Of the 37 million people in the United States who have diabetes, about 8.4 million use insulin, according to the American Diabetes Association. Medical costs in the United States for people with diabetes are more than double those incurred by people without diabetes, and about one out of every three Medicare dollars goes to treating people with diabetes.
Sens. Susan Collins (R-Maine) and Jeanne Shaheen (D-N.H.), who are co-chairs of the U.S. Senate Diabetes Caucus, said the bill would limit out-of-pocket costs for patients. The measure ensures that commercial and Medicare insurance health plans must “waive any deductible and limit cost-sharing to no more than $35 per month or 25 percent of list price, for at least one insulin of each type and dosage form,” the pair announced in a release.
The senators said their legislation would also “extend direly needed patient protections to Americans living with diabetes by encouraging manufacturers to reduce their list prices of insulin.”
Provisions in the bill to encourage drug manufacturers to lower the overall price of insulin involve targeting rebates that the drug manufacturers pay to negotiators, known as pharmacy benefit managers, as well as to other middlemen. Specifically, manufacturers do not have to pay any rebates to insurance plans and pharmacy benefit managers if they cap the overall price of insulin at the 2021 net prices for Medicate Part D or equivalent levels.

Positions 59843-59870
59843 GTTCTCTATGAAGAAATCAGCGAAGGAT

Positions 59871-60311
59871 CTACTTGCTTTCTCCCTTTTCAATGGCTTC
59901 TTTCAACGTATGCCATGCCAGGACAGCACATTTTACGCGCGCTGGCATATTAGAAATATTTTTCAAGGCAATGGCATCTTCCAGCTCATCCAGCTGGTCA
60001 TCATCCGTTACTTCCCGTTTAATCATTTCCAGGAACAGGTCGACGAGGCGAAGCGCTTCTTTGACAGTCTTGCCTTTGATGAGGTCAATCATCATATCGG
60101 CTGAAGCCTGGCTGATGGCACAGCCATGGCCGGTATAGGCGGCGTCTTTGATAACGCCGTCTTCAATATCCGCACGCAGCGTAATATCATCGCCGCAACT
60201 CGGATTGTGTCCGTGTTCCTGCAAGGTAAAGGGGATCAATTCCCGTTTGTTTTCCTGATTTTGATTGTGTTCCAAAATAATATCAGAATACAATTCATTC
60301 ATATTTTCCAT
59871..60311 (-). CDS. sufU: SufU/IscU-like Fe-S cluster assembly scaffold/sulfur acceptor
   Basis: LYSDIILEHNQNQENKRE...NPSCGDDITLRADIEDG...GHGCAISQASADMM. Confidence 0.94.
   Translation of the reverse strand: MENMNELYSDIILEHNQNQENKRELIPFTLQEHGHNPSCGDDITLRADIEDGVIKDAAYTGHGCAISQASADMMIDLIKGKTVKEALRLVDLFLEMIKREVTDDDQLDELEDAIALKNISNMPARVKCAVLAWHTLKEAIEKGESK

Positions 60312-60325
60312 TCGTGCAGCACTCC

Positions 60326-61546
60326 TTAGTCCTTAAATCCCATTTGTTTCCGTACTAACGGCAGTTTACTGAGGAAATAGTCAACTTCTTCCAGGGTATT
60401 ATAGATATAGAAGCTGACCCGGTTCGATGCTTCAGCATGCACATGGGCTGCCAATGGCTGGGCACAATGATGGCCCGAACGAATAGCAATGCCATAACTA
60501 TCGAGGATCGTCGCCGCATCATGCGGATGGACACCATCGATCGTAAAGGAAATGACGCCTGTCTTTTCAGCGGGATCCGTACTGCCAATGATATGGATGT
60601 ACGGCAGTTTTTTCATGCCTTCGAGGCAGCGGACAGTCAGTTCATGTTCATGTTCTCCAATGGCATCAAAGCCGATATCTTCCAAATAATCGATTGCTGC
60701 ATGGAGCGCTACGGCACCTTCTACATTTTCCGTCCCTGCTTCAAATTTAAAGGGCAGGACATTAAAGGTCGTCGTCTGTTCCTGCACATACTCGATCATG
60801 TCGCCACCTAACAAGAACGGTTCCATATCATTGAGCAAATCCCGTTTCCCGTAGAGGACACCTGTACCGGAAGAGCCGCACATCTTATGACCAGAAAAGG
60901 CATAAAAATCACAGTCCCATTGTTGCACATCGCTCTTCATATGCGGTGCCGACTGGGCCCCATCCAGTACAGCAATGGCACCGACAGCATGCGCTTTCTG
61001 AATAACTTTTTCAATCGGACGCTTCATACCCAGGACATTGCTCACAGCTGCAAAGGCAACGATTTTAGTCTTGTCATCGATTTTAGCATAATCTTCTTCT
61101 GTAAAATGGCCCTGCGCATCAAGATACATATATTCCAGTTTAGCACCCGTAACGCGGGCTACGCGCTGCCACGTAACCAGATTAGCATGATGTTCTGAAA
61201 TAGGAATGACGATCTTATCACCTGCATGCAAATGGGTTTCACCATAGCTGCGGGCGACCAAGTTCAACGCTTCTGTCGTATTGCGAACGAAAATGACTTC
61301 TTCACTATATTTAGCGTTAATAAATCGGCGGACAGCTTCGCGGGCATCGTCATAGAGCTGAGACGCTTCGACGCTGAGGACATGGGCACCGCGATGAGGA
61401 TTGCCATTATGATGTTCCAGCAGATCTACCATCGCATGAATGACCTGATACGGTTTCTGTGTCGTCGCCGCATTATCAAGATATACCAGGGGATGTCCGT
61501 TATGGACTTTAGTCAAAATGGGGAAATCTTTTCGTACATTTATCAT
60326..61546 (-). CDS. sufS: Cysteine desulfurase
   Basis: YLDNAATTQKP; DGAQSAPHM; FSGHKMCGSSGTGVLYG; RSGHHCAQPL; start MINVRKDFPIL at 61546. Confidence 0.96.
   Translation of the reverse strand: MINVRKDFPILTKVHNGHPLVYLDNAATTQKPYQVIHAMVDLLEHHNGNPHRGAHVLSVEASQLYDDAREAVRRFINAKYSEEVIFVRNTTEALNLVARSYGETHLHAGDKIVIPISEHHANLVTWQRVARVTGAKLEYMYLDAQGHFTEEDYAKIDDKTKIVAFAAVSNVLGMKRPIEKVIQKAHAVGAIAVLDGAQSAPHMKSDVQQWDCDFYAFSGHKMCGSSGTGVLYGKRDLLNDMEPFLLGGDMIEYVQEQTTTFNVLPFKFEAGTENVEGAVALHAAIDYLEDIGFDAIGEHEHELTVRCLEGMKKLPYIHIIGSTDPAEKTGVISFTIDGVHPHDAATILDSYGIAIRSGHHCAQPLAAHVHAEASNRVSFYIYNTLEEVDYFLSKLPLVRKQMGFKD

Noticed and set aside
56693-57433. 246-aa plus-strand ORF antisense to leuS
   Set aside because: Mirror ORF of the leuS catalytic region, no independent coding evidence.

The insulin with capped prices would also be eligible for cost-sharing protections, including waivers of any applicable deductible and limiting copays or coinsurance to no more than $35 per month or 25 percent of the list price.
The bill would also support patient access to insulin by stipulating that a prescription drug plan (PDP) sponsor offering a prescription drug plan, or a Medicare Advantage organization offering an Medicare Advantage prescription drug (MA–PD) plan, cannot impose prior authorization, step therapy, or other medical management requirements to limit beneficiary use. Such requirements would only be allowed when clinically justified for safety reasons.
The release from Collins and Shaheen featured statements in support of the bill from the American Diabetes Association and the Juvenile Diabetes Research Foundation.
Senate Majority Leader Chuck Schumer said on Wednesday that he intends to put the measure to a vote on the Senate floor “very soon.”
“It ought to pass this chamber expeditiously,” Schumer said.
At least 10 of the Senate’s 50 Republicans would have to join all 50 Democrats to support the bill for it to pass a filibuster. The bill, if passed, would take effect for those with coverage on Jan. 1, 2024.
About one in five insured Americans pay more than $35 per month for the treatment, while the rest pay about $23 per month, according to a 2021 report on drug prices by health information company IQVIA.
Three companies—Sanofi SA, Eli Lilly and Co., and Novo Nordisk—have long dominated the U.S. insulin market. The trio own some 90 percent of the market for insulin, which was first isolated in the 1920s. The price of a product usually falls over time, but insulin continues to rise in cost to consumers.
The U.S. House of Representatives in March had passed a bill capping monthly out-of-pocket insulin costs for those with health insurance at $35. Unlike the Senate bill, the bill from the Democrat-majority House did not include provisions related to pharmacy benefit managers or other middlemen. It received just 12 Republican votes.
Pharmaceutical Research and Manufacturers of America spokesperson Brian Newell told Roll Call that Collins’ and Shaheen’s proposed legislation “rightly recognizes the role of insurers and middlemen in determining what people pay at the pharmacy,” but he added that more is needed to fix the “broken system.”
“We believe that lawmakers should keep working on solutions to help all patients with policies like sharing rebates and discounts directly with patients,” Newell told the outlet.
Reuters contributed to this report.